• Pal Dave whips out a long-awaited new installment of “This Used to Be The Future” with…The Secret Story of Ray-Gun 64!
  • As pal Dorian says: “Useful.”

Decided I needed to beef up the “Gelatinous Cube” category a bit.

§ November 30th, 2011 § Filed under gelatinous cube § 4 Comments

Just get your hands on card #577 from the Advanced Dungeons & Dragons 2nd Edition 1991 Trading Cards Set:

…and paste it into that big ol’ blank space next to the Gelatinous Cube entry in your first edition Monster Manual (provided you haven’t already supplied an illustration of your own), and you’re all set.

Yes, yes, I know that means crossing the 1st Edition/2nd Edition AD&D streams. Don’t you rules-lawyer me.

Here’s to you, former owner of this Monster Manual for first edition AD&D…

§ November 18th, 2011 § Filed under gelatinous cube § 15 Comments

…who felt that the lack of an accompanying image for the Gelatinous Cube entry was an omission that could not be overlooked:

Also appreciated: the clarification that the 2-8 hit point damage it can inflict is caused by “digestive fluids” and not by, say, the Cube hitting you with a polearm.


§ December 7th, 2010 § Filed under gelatinous cube, sir-links-a-lot, superman § 5 Comments

I’ve been so used to seeing the Kryptonian language represented by a special symbol typeface in Superman comics over the last few years that seeing a phonetic version of spoken Kryptonian is…well:

from Action Comics #489 (Nov 1978) by Cary Bates, Curt Swan & Frank Chiaramonte

…yeah. I suppose, once I have a spare decade and a complete collection of Superman comics, I can catalog the different ways Kryptonian has been represented over the years. Then I can finally fulfill my dream of opening a Kryptonian language camp for underprivileged children, and we can compete with the Klingon language camp across the lake…but perhaps I’ve said too much.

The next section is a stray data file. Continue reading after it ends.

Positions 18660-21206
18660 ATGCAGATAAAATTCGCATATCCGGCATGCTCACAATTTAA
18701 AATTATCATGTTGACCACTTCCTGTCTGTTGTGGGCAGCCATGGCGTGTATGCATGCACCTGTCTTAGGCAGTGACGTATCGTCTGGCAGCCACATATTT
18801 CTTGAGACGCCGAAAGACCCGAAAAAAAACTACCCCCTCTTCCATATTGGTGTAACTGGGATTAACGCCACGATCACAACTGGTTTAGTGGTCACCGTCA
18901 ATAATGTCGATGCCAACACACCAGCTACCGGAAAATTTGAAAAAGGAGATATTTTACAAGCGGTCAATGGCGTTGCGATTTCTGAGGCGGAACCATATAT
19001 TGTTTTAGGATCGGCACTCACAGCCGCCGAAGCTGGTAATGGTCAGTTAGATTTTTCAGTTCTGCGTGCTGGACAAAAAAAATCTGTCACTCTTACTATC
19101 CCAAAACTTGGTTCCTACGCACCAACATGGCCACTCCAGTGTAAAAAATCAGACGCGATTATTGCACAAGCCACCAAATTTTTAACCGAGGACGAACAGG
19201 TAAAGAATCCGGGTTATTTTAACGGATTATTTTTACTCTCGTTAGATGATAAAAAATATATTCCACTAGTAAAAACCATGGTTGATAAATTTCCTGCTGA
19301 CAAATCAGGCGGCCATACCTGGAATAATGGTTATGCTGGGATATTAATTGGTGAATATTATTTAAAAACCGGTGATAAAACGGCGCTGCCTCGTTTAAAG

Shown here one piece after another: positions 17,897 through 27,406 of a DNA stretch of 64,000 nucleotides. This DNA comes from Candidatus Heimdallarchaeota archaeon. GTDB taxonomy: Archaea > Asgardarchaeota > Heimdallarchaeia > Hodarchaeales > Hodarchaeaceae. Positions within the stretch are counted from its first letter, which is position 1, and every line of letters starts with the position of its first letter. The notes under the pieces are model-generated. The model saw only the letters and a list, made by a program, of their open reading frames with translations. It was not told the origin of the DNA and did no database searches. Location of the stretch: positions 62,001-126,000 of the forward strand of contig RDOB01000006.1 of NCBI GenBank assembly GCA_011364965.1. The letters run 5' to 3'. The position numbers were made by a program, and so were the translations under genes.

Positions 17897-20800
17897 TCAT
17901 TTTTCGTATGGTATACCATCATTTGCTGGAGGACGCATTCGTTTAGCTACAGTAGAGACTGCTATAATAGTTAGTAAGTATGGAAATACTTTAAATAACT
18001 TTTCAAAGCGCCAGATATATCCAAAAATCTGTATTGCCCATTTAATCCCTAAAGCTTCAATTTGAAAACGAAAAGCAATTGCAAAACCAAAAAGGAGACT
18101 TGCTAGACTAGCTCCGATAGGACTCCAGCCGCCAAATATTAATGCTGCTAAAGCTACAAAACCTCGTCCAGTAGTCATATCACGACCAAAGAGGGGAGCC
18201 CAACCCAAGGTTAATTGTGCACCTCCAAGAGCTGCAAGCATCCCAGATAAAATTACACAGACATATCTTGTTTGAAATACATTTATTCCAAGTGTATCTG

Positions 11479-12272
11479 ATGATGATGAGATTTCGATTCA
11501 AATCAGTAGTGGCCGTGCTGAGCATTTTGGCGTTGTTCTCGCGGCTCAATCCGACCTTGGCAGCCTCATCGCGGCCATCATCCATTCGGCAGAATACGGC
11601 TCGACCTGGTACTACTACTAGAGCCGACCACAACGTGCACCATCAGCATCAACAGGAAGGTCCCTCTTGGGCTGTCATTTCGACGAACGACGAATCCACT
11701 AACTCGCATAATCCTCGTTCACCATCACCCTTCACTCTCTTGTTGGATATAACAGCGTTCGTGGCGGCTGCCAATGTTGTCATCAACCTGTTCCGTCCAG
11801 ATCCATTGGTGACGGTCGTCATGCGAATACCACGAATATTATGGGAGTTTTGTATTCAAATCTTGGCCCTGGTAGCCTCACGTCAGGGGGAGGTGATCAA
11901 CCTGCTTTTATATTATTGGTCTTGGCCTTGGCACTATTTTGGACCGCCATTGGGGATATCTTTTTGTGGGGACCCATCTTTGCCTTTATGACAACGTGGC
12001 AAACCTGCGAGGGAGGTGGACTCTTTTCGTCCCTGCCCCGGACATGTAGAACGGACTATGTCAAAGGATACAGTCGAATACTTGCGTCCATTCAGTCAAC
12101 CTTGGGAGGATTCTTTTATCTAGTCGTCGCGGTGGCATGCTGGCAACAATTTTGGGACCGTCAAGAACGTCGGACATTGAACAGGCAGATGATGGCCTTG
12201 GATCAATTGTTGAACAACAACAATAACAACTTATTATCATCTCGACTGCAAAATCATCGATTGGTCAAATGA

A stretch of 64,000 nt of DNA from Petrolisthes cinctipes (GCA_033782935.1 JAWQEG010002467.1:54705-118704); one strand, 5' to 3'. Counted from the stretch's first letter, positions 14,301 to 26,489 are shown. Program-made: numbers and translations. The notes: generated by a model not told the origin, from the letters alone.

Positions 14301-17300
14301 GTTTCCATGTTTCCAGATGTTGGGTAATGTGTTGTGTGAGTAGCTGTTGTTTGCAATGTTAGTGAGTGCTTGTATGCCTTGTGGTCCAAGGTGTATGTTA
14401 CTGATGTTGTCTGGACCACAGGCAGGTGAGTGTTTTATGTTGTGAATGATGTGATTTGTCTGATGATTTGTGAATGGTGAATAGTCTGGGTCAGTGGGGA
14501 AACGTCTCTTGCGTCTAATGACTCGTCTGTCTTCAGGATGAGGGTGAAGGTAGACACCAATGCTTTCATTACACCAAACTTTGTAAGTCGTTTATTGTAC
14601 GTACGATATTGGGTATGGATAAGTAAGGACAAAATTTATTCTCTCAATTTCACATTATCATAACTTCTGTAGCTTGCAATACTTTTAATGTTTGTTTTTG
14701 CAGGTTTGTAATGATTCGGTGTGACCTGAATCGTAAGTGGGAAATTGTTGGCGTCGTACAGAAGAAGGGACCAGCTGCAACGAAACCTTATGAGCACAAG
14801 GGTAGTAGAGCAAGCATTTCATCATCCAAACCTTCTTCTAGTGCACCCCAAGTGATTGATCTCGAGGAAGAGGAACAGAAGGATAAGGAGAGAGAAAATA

• • •

In other news:

I’m a difficult person to work with.

§ November 19th, 2010 § Filed under employee aaron, gelatinous cube § 15 Comments

Mike: “I understand this new Dungeons & Dragons comic is actually supposed to be pretty good.”

Employee Aaron: “Yeah, it really was.”

M: “So are there any gelatinous cubes?”

EA: “Sorry, Mike, but no.”

M: “How ’bout displacer beasts? At least one?”

EA: “Not one.”

M: “Okay, fine…mind flayers?”

EA: “No.”

M: “Beholders. There has to be a Beholder in this comic.”

EA: “There sure isn’t.”

M: “This is a Dungeons & Dragons comic, right?”

EA: “Right.”

M: “Just checking. Is there any point where a character has to save vs. petrification?”

EA: “What? No, of course not.”

M: “Are there any instances of a gnome using his infravision?”

EA: “None noted.”

M: “Are there any bards?”

EA: “Are there ever any bards?”

M: “Point taken. …Does anyone detect traps?”

EA: “Nope.”

M: “Does a magic user gather material components in order to cast Magic Mouth?”

EA: “Not that I noticed.”

M: “Does a thief manage to do quadruple damage on anyone using a sneak backstab attack?”

EA: “Not once, no.”

M: “Does anyone, at any time, use a ten foot pole?”

EA: “No.”

M: “Are there any morale checks made to see if a character’s followers desert or not?”

EA: “…What?”

M: “Are any limbs severed as the result of rolling a natural 20 during a sword attack?”

EA: “How would that even work in a comic?”

M: “So does a character tell another character ‘I do not want to be in an adventuring party with you, as I am Lawful Good, and you are Neutral Evil?'”

EA: “That’s not something that happens, no.”

M: “Does anyone put on a cursed ring and suddenly exclaim ‘oh no, I have suffered an irreversible loss of three points of Constitution?'”

EA: “I can safely say this didn’t happen.”

M: “Is there any kind of kobold attack?”

EA: “No….”

M: “Does anyone shout to his comrades ‘this creature can only use his ranged attack once every five rounds — let’s go!’ at any time during a battle?”

EA: “No.”

M: “Does any character have his or her soul cast into The Void as a result of drawing from a Deck of Many Things?”

EA: “Uh-uh.”

M: “This is going nowhere. Let’s go back to the basics. …Is there a dungeon in this comic?”

EA: “Yes!”

M: “Now we’re onto something. Is there a dragon?”

EA: “Well, not exactly.”

M: “Oh, so there’s, like, a wyvern.”

EA: “No, no…there’s a dragonkin in the story. Well, maybe, he kind of looks like one…sorta dragony.”

M: “A dragonkin. What’s that?”

EA: “A half-human/half-dragon. You can play as one in D&D.”

M: “No, I’m sorry, no player-character monsters in my campaign.”

EA: “Now, Mike, a couple of these things you’re asking about were in the #0 issue.”

M: “I’m going to need all of these things in every issue.”